Arresting Revok won't put even the tiniest dent in Los Angeles' graffiti problem, as the LAPD well knows. Revok and his fellow high-profile artists aren't the problem, the problem is the thousands of gang members and tagbangers littering their own neighborhoods with clumsy scrawls to define their turf — territory they need to hold down because they have literally been offered no other options in life but to try to survive in the situation to which they've been born. In truth, the police department isn't really concerned about the walls of a back alley or an abandoned lot remaining in pristine (albeit weedy, rancid and peeling) condition, rather than being embellished with colorful designs and characters, but they will tell you that allowing people like Revok to go free just encourages kids to go out and write their moniker on things, and those kids have no compunction about what or where they mark.


What the police won't admit is that graffiti is often the only alternative to joining a gang for many of these kids — writing graffiti is one of the very few nonviolent things that gang members respect enough to leave someone alone. Why do we go to such an effort to train our soldiers to understand the culture of Afghanistan, but let our police departments roll over our own neighborhoods with no grasp of the social structures underlying them? Ultimately, I'd say it's because the authorities see poor people as worthless and unredeemable. Yet the truth is that more opportunity and less punishment is the only way out of that particular inner-city death spiral. As MSK sensei Eklips once put it, “Creating fear isn’t going to make a problem go away. Sending a kid away for eight years for painting on a wall and housing him with killers is just going to make another killer.”

Revok from phill burner

If the authorities were to sanction beautifully painted graffiti that appears in ugly public spaces by not buffing it out — perhaps even regarding it as a legitimate tourist attraction — it wouldn't encourage more tagging. Rather, it would keep those places clear of new tags — there's nothing a tagger likes better than a freshly buffed wall — and would encourage younger writers to ramp up their skills so as to keep their work in public view for as long as possible. If urban school districts brought back the art programs that have been lost to budget cuts — perhaps with some of the millions being spent to overpaint miles of graffiti in a filthy concrete drainage ditch that almost no one ever sees — these kids might discover an outlet for their passions that would lead to a real future. But at the moment, the authorities still can't see the forest for the trees. Even the groundbreaking art program at South-Central's Manual Arts High — see that word "art" in there? — is on the brink of being shut down.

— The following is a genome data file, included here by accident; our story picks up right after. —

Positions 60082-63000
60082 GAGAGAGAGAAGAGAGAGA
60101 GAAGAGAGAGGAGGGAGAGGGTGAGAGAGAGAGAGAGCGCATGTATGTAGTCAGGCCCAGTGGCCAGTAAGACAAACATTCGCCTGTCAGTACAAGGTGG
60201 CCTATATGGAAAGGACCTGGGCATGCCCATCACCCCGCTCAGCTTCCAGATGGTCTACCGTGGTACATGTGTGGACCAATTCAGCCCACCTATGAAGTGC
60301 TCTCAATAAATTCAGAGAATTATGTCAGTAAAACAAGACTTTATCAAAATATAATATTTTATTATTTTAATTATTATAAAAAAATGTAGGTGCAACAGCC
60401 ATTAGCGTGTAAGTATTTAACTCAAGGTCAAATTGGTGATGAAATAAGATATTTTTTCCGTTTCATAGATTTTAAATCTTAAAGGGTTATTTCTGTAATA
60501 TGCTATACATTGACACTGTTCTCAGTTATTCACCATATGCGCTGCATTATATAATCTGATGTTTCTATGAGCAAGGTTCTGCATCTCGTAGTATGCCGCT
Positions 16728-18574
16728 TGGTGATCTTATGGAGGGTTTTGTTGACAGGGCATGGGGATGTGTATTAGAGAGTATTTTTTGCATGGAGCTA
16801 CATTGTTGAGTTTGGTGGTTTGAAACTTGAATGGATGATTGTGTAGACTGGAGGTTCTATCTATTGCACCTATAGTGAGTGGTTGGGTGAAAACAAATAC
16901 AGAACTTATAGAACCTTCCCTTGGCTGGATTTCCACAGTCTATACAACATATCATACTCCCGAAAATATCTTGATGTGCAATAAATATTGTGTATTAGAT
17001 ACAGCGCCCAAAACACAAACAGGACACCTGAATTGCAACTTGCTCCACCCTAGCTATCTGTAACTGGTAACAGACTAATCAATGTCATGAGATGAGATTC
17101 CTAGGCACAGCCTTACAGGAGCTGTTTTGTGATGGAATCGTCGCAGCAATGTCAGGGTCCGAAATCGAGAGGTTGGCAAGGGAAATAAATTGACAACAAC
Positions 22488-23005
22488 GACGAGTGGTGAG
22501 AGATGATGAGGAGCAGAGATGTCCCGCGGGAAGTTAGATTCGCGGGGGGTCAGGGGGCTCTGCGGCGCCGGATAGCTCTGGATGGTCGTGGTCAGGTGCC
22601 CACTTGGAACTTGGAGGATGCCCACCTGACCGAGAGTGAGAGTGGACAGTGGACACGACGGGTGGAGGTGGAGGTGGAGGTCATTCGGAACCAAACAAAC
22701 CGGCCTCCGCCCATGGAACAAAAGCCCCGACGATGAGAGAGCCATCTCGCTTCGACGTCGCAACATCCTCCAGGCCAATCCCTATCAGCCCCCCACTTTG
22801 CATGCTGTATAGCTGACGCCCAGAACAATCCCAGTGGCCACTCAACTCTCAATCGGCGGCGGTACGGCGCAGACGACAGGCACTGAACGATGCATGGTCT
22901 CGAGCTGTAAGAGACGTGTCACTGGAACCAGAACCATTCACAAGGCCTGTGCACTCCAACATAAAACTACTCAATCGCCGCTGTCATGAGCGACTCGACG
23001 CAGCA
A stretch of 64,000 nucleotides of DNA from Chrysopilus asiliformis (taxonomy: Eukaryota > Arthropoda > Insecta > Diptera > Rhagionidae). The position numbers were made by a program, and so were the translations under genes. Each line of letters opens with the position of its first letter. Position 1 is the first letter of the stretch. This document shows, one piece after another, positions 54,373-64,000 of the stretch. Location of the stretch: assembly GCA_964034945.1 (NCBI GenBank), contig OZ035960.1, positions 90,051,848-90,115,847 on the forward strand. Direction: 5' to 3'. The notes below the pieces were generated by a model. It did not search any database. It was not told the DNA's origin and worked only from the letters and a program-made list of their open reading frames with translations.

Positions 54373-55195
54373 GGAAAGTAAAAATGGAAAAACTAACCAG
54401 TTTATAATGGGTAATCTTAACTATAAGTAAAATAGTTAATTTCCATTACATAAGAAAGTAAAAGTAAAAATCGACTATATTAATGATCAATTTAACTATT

MSK does the L.A. River

Now to get back to the catalyst of this particular exegesis, our own art world rebel, Revok. Though he's currently serving a six-month jail sentence for a probation violation for misdemeanor vandalism, Revok is likely facing another day in court before long on felony vandalism charges, as the police say they're building a case from evidence they found at his home last week. Felony vandalism, defined as damage that exceeds $400, carries a three-year prison sentence in California, and writers like GKAE have gotten even harsher sentences — while rapists and child molesters often get away with a year or less. So keep your ear to the ground for more developments. In the meantime, here are a few ways you can make your voice heard about this latest miscarriage of justice, and maybe help Revok out a bit if you're so inclined. After all, what's so great about grey walls? Wouldn't we all be better off if we had dozens of eyepopping murals to look at while sitting in traffic on our daily commute, instead of mottled patches of civic beige? Someone truly needs to rise up and make a stand.

"Murakami at MOCA" billboard by Revok and Augor